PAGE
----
8. Count me in with the 1/48th Trumpeter T-38C Talon II. Obligatory box top and sprues shot, I have already dusted all the parts with Halfords grey primer. I do like Northrop's twin seater and I think that the Talon looks much more graceful than the F-5 fighter types. I am looking for a simple and quick out-of-the-box build, I took this photo from outside Vance AFB near Enid, OK on 11th November 2006, she was T-38C 67-14829 operated by the 71st FTW and this is the colour scheme and markings I will be using. Michael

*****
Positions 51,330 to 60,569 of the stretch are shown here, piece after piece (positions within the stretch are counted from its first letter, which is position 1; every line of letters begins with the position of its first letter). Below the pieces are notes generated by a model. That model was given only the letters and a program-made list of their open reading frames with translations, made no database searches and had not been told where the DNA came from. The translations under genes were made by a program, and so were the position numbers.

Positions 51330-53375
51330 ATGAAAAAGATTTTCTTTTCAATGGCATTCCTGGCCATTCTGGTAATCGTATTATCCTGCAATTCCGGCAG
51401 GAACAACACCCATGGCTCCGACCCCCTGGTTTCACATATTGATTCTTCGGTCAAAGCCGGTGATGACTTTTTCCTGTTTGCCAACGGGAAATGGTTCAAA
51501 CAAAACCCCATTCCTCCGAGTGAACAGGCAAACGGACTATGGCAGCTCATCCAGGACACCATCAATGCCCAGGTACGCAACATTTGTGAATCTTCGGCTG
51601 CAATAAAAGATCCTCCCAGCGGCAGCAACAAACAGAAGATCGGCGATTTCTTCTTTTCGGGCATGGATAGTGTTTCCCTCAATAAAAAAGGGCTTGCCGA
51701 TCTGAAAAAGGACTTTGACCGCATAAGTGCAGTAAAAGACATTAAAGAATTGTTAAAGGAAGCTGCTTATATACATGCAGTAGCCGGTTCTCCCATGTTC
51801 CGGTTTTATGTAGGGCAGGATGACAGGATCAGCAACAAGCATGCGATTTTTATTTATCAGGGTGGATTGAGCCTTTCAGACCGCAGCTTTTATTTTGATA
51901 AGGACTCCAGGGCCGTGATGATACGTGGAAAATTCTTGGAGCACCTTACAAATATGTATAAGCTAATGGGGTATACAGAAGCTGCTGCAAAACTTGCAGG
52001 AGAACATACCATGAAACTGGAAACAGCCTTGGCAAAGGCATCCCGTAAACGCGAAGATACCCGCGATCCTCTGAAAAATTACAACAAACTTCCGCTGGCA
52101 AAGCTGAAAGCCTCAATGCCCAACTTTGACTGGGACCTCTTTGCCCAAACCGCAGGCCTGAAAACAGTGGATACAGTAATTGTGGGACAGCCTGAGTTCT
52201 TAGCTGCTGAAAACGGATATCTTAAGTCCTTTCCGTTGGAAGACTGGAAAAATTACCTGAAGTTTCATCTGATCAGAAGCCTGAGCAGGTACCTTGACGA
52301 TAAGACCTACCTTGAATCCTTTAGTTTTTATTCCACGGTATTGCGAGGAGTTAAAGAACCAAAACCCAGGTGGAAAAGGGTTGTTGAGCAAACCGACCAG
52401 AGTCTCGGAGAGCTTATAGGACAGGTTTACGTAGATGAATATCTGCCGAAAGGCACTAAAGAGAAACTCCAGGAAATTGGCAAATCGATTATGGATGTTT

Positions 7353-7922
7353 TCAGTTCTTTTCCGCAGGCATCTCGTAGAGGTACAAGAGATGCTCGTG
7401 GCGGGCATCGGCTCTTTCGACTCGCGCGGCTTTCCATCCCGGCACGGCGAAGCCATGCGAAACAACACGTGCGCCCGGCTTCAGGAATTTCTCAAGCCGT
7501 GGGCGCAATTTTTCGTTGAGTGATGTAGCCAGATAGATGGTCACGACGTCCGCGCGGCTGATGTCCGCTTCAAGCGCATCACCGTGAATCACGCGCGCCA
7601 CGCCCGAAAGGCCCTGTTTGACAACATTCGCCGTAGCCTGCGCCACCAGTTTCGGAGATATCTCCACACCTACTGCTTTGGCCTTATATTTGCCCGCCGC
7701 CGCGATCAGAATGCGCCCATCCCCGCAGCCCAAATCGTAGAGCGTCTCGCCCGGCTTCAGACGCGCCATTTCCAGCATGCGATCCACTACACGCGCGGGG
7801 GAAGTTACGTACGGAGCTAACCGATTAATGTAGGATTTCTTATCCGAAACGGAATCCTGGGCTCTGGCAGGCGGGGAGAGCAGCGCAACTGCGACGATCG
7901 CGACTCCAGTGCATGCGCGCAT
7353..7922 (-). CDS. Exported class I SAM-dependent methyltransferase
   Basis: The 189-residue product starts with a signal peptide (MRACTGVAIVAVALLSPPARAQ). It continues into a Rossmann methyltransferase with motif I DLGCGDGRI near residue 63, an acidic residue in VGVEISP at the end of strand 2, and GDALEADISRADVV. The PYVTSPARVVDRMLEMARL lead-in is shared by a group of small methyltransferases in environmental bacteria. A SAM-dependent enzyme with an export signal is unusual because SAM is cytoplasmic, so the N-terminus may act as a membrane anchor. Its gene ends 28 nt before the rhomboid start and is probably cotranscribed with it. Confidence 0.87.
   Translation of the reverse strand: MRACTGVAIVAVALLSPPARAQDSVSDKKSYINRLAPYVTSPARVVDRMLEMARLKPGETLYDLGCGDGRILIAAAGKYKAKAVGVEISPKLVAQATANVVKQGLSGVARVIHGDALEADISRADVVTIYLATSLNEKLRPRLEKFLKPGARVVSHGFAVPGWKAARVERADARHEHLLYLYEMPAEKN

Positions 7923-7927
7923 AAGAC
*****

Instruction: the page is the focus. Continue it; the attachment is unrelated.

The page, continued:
9. T-38C Talon 1:48 Trumpeter Stemming from the light fighter programme that gave us the F-5 Freedom Fighter, the T-38 is an updated and upgraded version of the F-5A, which has seen a great deal of service with the air forces of the world due to its low running costs, supersonic abilities and interoperability with Allies flying the same airframe. The primary role for the Talon and Talon II is that of supersonic trainer, but it is also capable of assuming the light fighter role, as well as the chase plane role that it performs for NASA to this day. The T-38C is a further upgraded airframe that came into service early this millennium sporting a new avionics suite including revised "glass" instruments, navigation systems with GPS, and of course an uprated engines. The upgrade process started with T-38As which were zero-houred and upgraded by Boeing in Arizona, with a total order of just over 500. The Kit Although not a new kit, this is a new boxing with revised artwork. It contains four sprues of mid grey styrene, one of clear parts, a small fret of Photo-Etch (PE) brass, two sheets of decals, and instruction manual with colour painting diagram slipped inside. The parts are well-detailed with fine engraved panel lines but very little in the way of rivets, giving the skin an uncluttered look, while the cockpit has been well served with knobs, dials and screens. The included PE seems a little lacking in detail however, with a set of seatbelts that look simplified and etched from brass too thick to arrange them realistically. Construction begins traditionally enough with the cockpit, which is assembled around a central two-man tub, into which the instrument panels are dropped along with their coamings and decals for detail. The panels seem to be correctly arranged with a large central multi-function screen in the centre, surrounded by more traditional instruments. The side consoles also have decals provided, and the sidewalls are detailed with a pair of panels that you insert before putting the whole assembly in the fuselage. The ejection seats are quite simple, with only the rear of the headbox separate, to which the rear seat has another box added to the rear, which sits between the rear canopy hinges once installed. Separate joysticks and rudder pedals attach to the cockpit floor, and behind the rear seat, on a small deck you have the option of adding the cockpit hinge in either the open or closed positions, by choosing a short or long pair of parts. The same mechanism is used for the front canopy, with retracted or deployed parts added to the upper lip of the sidewalls, so choose early. To close up the fuselage all you need then do is glue the cockpit tub into the fuselage side, add the two inner main bay sections, and the single piece nose gear bay, which is quite well detailed given its shape and size. The two prominent intakes on the tops of the fuselage are added on each side of the spine, after which the intakes are built up from two sides of the trunk, and a single lip part to give a nice slim intake lip and splitter plate. There are four shallow ejector pin marks in each half of the intake, which is split vertically, but whether those would be seen if you chose to ignore them is for you to decide. The intakes go back only as far as the 3cm or so of the intake parts, but you could fake greater depth by painting a soft edged black circle in the middle of the blanking surface. Not much will be visible past the lips of these small trunks however, so put as much or as little effort in there as you see fit! The instructions would have you add the landing gear into the nose along with the bay doors for the nose and main bays, but I defy any mere mortal to do that and still have them attached by the end of the build. The wings are small and thin, just like the real thing, and only the centre portion of the lower wing is separate from the upper. There is basic bay detail moulded into the top wing, which will be visible through the outer bay door, which also contains the mounting points for the main gear legs and their retraction mechanism. A single bay door sits outboard of the leg on each wing, and again you're incited to put all this on before you've even added the wings to the fuselage. Madness sheer madness! The skinny elevators are each single parts, and attach to the fuselage via peg and hole, while the two-part fin with moulded-in rudder attach to two tabs on the top of the fuselage, with a small bullet-fairing aft of the rudder. The exhausts for the two General Electric engines are presented as a single part, which might initially draw cries of woe from the more detail oriented, and if you take a squint at some pics of the real thing, you'll find that they've been simplified a little. The tubular structure that supports the rear exhaust ring is there, but the tiny gap between the ring and the inner exhaust trunking is absent, which may put of a few. Otherwise the interior is quite well detailed with fluted trunking and a reasonable facsimile of the rear of the engine on the blanking piece. The canopy for the Talon is a three-section arrangement, with the windscreen fitting tight down over the coaming, but don't be tempted to fill the joint with the fuselage with putty, because Trumpeter have aligned the break with a panel line, albeit a quite fine one. A hoop is installed between the two cockpits before the front canopy can be added, with a pair of PE rear-view mirrors for detail, and the rear has a horse-shoe shaped styrene part added to the large frame at the rear, which mates with the opening mechanism. As you also get a four-part crew ladder included in the box, it seems that leaving the canopies open is the way to go. There are fine mould lines down the centres of the canopy parts that will need sanding and polishing smooth, but as it took me a long time to notice them, you could possibly get away with not sanding them off if you don't feel confident of getting them back to a good shine. One thing of note is that the front canopy on the real thing has a "blown" look that isn't fully replicated in the kit. The canopy bulges from side to side, but not front to back, which is incorrect. This won't notice if you pose the canopies open though, and neither will the very slightly shallow side profile of the canopies. An aftermarket vacform canopy would be useful to correct these minor errors as well as gaining scale thickness. Markings There are two markings options provided in the kit, with the usual lack of detail regarding units, time period and so forth that we have come to expect from Trumpeter. I've surmised the details to be as follows: 435th Fighter Training Squadron "Black Eagles" Randolph Air Force Base Light grey nose & tail, also undersides. Dark grey rear fuselage and upper wing section. Blue Black Eagles tail band. 460th Fighter Training Squadron "Chargin Cheetahs" Randolph Air Force Base Dark grey nose and tail. Light grey centre section, upper wing and undersides. Blue tail band with white stars. The decals are well printed in two shades of lowviz grey (one for each aircraft), and spot of colour used on the tail bands. Conclusion There have been a few issues with regard to overall length of the kit noted on the internet, stemming from the inclusion or exclusion of the pitot probe in the measurements, which has led to a small elongation of the fuselage of this kit, although it is small enough to get away with unless you have your laser measure out. Detail is overall good, with a few areas such as the exhausts that may warrant attention if you are after additional detail and accuracy. Recommended. Review sample courtesy of UK Distributors for